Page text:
|Author:||Otoo, Felix Elvis|
|Title:||An examination of senior and mature/senior diaspora tourists' travel motivations and their roles in explaining travel preferences and destination-related assessments|
|Advisors:||Kim, Sam (SHTM)|
|Subject:||Hong Kong Polytechnic University -- Dissertations|
Older people -- Travel
|Department:||School of Hotel and Tourism Management|
|Pages:||xvii, 329 pages : color illustrations|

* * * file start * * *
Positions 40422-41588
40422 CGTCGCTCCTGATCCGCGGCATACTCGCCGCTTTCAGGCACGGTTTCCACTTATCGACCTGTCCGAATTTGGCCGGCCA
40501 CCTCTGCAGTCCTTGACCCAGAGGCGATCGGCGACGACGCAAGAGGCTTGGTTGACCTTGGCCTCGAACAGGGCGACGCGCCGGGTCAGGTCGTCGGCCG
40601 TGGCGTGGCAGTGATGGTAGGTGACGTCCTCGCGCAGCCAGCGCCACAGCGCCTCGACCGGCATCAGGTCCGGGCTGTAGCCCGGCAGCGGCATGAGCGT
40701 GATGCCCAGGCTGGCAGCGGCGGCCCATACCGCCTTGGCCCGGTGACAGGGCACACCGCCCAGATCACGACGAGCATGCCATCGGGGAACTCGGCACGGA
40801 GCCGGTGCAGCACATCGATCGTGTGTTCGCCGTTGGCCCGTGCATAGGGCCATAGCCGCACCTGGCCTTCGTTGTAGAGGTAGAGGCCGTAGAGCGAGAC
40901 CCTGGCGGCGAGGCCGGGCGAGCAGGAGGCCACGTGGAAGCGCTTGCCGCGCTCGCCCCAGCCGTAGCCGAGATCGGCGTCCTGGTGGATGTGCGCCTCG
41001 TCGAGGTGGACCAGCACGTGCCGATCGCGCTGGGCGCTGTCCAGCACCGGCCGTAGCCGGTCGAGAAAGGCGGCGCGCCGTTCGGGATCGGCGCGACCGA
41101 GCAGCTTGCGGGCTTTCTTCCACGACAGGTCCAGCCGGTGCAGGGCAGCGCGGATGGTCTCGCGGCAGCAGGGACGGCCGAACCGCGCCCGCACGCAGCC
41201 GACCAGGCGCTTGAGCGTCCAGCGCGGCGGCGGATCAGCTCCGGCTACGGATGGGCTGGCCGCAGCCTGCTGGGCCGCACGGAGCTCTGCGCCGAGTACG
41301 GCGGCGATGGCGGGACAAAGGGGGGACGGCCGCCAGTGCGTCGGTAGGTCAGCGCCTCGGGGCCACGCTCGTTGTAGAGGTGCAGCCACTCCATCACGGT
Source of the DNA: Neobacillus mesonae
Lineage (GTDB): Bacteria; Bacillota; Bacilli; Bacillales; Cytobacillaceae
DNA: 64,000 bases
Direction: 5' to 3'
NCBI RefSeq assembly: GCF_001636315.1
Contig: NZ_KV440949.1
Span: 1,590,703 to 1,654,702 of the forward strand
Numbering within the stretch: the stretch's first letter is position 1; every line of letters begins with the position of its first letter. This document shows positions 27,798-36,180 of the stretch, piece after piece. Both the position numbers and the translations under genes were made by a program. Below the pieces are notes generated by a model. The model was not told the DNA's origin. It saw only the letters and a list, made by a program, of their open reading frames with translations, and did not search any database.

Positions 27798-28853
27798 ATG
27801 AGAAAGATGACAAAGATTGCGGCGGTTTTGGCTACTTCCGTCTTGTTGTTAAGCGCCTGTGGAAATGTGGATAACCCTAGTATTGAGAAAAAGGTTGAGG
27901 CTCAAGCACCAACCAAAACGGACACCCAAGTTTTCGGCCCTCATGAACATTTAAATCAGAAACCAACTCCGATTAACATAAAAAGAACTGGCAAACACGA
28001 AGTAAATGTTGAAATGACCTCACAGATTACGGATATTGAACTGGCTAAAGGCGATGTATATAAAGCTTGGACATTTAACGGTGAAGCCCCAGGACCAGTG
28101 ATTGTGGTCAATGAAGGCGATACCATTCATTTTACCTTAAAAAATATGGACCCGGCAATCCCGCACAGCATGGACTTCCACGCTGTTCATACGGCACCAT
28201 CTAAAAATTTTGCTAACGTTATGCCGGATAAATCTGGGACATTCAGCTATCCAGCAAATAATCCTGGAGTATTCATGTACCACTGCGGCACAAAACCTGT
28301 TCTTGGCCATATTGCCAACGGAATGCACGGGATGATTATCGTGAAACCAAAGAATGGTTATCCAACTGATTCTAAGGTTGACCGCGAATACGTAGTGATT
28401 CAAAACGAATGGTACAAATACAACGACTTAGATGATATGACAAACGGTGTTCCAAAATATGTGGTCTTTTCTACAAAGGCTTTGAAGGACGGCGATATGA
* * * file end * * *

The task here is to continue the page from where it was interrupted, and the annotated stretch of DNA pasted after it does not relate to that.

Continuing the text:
|Abstract:||Over the decades, there have been increasing concerns about the welfare of the aged in society, with most of the discussions focusing on their psychological, physical, and social wellness. Central to the discussion has been the engagement of seniors in leisure and leisure-related travel. Suggestions from various reports project an increasing growth in the senior travel demand up to the year 2050 globally. The absence of scales to measure seniors' motivations for oversea travel has constrained understanding of the senior tourism market. The study was informed by four objectives: first, to develop a scale to measure senior tourists' motivations; second, to examine the differences in preferences for travel types and destinations attributes across senior tourists' motivation clusters; third, to develop a scale to measure mature/senior diaspora tourists' motivations; finally, to test a model to explain the effects of mature/senior diaspora tourists' motivations on destination evaluation, satisfaction, place attachment, and future intention. A rigorous and comprehensive process of scale development was followed for this study. Two sets of questionnaires were developed, pre-tested, and pilot-tested on the targeted samples. The main surveys included an online panel data collection for North American senior tourists, a field survey for Chinese senior tourists, and a field survey in Ghana for mature/senior diaspora tourists. The sample comprised 532 North American seniors, 496 Chinese seniors, and 419 mature/senior diaspora tourists. Regarding senior tourists, eight motivation dimensions were extracted: seeking knowledge/learning, seeking once-in-a-lifetime experience, escaping, experiencing culture/nature, seeking self-esteem, achieving a sense of socialization, seeking time with family, and seeking nostalgia. Cluster analysis was conducted where five distinct motivation clusters were identified. Marked differences were observed across clusters for both North American senior tourists and Chinese senior tourists. For mature/senior diaspora tourists, five motivation factors were extracted: achieving a sense of pride and learning, escaping, seeking connectedness, attending diaspora events and exploring and spirituality, and seeking a memorable experience. All the factors with the exception of 'escaping' had a direct positive effect on destination evaluation. Destination evaluation positively affected satisfaction and place attachment while satisfaction positively affected place attachment and future intention. Place attachment also positively affected future intention. Important differences were observed in both North American and Chinese senior tourists' preferences across the motivation clusters. The study on mature/senior diaspora tourists generated important implications for destinations that aim to promote diaspora tourism. Overall, participants have positive future intention if they attain a sense of satisfaction and place attachment. Contribution to knowledge and practice of the senior and diaspora travel phenomena were identified. Essentially, eight motivation factors are consistent for both North American senior tourists and Chinese senior tourists' whereas five motivations inform mature/senior diaspora tourist travel. Important variations exist in sociodemographic and travel features across the five motivation clusters of North American and Chinese senior tourists. Similarly, diaspora tourists generate a set of interesting motivations that are different from mainstream tourism motivation theory. In practice, important segments exist for both North American and Chinese senior tourism markets. The study sheds light on which segment of senior tourists is more attractive to destinations in terms of market positioning. For example, appealing to cluster 3 seniors will be more effective when targeting a more elderly clientele within the Chinese senior sample. Targeting a more commercially viable cluster 1 is appropriate for the North American senior supply market. For mature/senior diaspora tourists, promoting place attachment and satisfaction boosters such as festivals and the enactment of historical events is suggested to destination managers and marketers.|
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